Category Archives: anesthesia

Into Sky: A Tale of Somatic Release

I’m growing a wing. More accurately, the wing that’s always been there, atrophied and flightless, is finding freedom. Strange as it sounds, my shoulder is being liberated from guarding my body where a surgeon cut my belly open when I was twenty-six days old.  Somatic release! Amazing. Check this out. All day every day, and…

My True Nature Breaks Through!

My last post contained a rather lengthy quote from Dr. Louis Tinnin and Dr. Linda Gantt’s new book The Instinctual Trauma Response & Dual-Brain Dynamics. I wanted to give you a flavor of their writing and to let them introduce their thesis, unblurred by my analysis or interpretation. I hope that you took the challenge…

A Must-Read Book for All Early Trauma Survivors!

I’ve just discovered my new bible–the book that explains me to me perfectly. Louis Tinnin, MD and Linda Gantt, PhD’s The Instinctual Trauma Response & Dual Brain Dynamics: A Guide for Trauma Therapy is THE book to read if you want to understand all types of early trauma: invasive medical procedures and infant surgery without anesthesia, sexual…

Some Quotes and Responses, Having Finished Reading Groundbreaking Article

As it turns out, finishing the Anand and Hickey article, “Pain and its Effects in the Human Neonate and Fetus,” was relatively easy. The bulk of the chemistry and the neuroanatomy was contained in the first half of the piece, on which I reported in my blog post Feb. 10, 2013 “Just Above Water.”  I feel relief and pride…

Just Above Water: Reading Revolutionary Research in Pediatric Medicine

I’m sitting in my well-let living room on a Sunday morning on a hard folding chair, hoping both the light and non-comfy seat will keep me on task: reading the seminal article “Pain and its Effects in the Human Neonate and Fetus” by Dr. K.J.S Anand and Dr. P.R. Hickey published in the New England Journal of Medicine in…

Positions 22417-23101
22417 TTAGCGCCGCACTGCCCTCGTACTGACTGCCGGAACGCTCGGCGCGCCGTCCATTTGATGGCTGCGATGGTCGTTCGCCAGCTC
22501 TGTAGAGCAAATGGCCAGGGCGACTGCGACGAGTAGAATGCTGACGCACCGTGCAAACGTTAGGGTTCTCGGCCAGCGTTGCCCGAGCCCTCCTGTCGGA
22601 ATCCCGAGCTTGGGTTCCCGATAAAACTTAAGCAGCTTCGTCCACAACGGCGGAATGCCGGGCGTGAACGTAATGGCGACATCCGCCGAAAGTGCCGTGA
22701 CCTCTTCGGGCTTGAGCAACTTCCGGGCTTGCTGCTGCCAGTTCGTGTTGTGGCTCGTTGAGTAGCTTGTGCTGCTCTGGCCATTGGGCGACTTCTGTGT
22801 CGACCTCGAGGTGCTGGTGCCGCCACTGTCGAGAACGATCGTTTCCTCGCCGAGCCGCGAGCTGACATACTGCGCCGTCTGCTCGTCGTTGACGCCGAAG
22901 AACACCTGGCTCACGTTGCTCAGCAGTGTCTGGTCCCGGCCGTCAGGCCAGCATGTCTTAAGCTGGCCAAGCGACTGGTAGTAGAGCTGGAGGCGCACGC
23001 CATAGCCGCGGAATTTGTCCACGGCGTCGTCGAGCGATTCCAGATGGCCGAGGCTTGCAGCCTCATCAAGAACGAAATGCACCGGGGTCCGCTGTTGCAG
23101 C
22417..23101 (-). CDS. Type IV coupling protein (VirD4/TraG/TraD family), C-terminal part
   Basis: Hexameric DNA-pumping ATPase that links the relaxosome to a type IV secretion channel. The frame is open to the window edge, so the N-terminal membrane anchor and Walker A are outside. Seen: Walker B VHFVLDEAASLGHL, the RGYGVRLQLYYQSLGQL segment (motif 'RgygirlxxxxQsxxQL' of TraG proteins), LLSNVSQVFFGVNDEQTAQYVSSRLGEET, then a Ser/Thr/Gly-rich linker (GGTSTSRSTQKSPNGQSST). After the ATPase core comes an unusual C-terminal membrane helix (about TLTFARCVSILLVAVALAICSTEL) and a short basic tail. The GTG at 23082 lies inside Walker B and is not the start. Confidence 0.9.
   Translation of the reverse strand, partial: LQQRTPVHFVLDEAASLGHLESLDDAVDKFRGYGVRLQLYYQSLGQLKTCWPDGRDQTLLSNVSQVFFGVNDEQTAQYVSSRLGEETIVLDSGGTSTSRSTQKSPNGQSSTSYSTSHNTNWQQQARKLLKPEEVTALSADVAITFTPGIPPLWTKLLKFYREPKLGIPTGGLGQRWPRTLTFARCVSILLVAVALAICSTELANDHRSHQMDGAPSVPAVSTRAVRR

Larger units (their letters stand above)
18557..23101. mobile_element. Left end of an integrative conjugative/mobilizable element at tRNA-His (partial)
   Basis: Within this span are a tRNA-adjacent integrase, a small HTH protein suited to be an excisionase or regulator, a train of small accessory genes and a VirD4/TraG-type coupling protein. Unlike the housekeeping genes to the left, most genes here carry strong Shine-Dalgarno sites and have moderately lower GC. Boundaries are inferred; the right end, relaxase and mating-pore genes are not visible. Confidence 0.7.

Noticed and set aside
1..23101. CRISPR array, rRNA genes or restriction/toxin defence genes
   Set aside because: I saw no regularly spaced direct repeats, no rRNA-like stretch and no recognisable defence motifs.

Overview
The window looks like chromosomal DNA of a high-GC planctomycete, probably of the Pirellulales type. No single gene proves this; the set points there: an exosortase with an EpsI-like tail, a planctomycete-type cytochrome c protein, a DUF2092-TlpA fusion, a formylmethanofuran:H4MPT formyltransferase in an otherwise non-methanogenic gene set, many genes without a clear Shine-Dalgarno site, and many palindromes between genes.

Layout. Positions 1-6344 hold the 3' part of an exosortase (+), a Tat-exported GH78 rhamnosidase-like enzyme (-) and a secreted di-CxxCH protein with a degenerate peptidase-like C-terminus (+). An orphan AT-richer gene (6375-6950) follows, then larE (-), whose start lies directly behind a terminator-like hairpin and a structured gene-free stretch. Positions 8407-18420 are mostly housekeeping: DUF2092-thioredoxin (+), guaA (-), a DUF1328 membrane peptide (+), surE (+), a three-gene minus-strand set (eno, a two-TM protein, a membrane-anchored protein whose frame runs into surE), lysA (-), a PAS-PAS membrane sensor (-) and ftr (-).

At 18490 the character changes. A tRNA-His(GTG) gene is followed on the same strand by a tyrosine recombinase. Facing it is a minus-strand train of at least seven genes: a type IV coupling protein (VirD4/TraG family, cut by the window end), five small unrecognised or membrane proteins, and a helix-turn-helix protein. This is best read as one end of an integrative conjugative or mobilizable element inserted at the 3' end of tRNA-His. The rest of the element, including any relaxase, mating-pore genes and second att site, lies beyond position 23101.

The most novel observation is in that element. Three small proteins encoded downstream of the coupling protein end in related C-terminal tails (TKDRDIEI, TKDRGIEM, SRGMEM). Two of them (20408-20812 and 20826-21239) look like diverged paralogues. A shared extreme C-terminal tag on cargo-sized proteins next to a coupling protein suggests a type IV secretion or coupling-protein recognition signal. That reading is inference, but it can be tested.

Infant Circumcision–“An Unnatural Reality”

Robert Clover Johnson comments below on my previous post, dated January 21, 2013, about Robin Grille’s article “What Your Child Remembers–New discoveries about early memory and how it affects us.” I want to thank him personally for having the courage and taking the time to share his experiences and his knowledge with us. He is…

Cause of Pyloric Stenosis? Prevention? Who Cares!

I just finished reading an article “Centennial of Pyloromyotomy” in the Journal of Neonatal Surgery by Dr. V. Raveenthiran, a pediatric surgeon with SRM Medical College and Hospital in Chennai, India. Since 2012 was the year to celebrate the discovery by Dr. Conrad Ramstedt of the Ramstedt procedure, a surgical technique which saved my life as an…

Do the Numbers

In my meditation this morning, I heard these words: 26 years old. 26 is a number I associate with my infant surgery for pyloric stenosis. I was operated on when I was 26 days old and at age 26, I had a major breakthrough about my operation. 8 (2 + 6) was my favorite number…

Thank you, Surviving Infant Surgery blog (SIS)

I am extremely grateful to Fred Vanderbom, blogger at http://survivinginfantsurgery.wordpress.com. He continues to offer top notch information to those of us whose lives have been impacted by infant surgery. By researching medical articles on this topic in the US, Europe, Canada and around the world and interpreting this material for the lay person, he offers…

Understanding Infant Surgery: Explaining Ourselves to Ourselves

I’ve been listening to an Audio Course “Biology and Human Behavior: The Neurological Origins of Individuality” in which Dr. Robert Sapolsky, a scientist from Stanford University, discusses some of the latest discoveries in neurobiology. In the lecture about two nuerons (brain cells) communicating, he said that Curare (the drug that was typically used in the…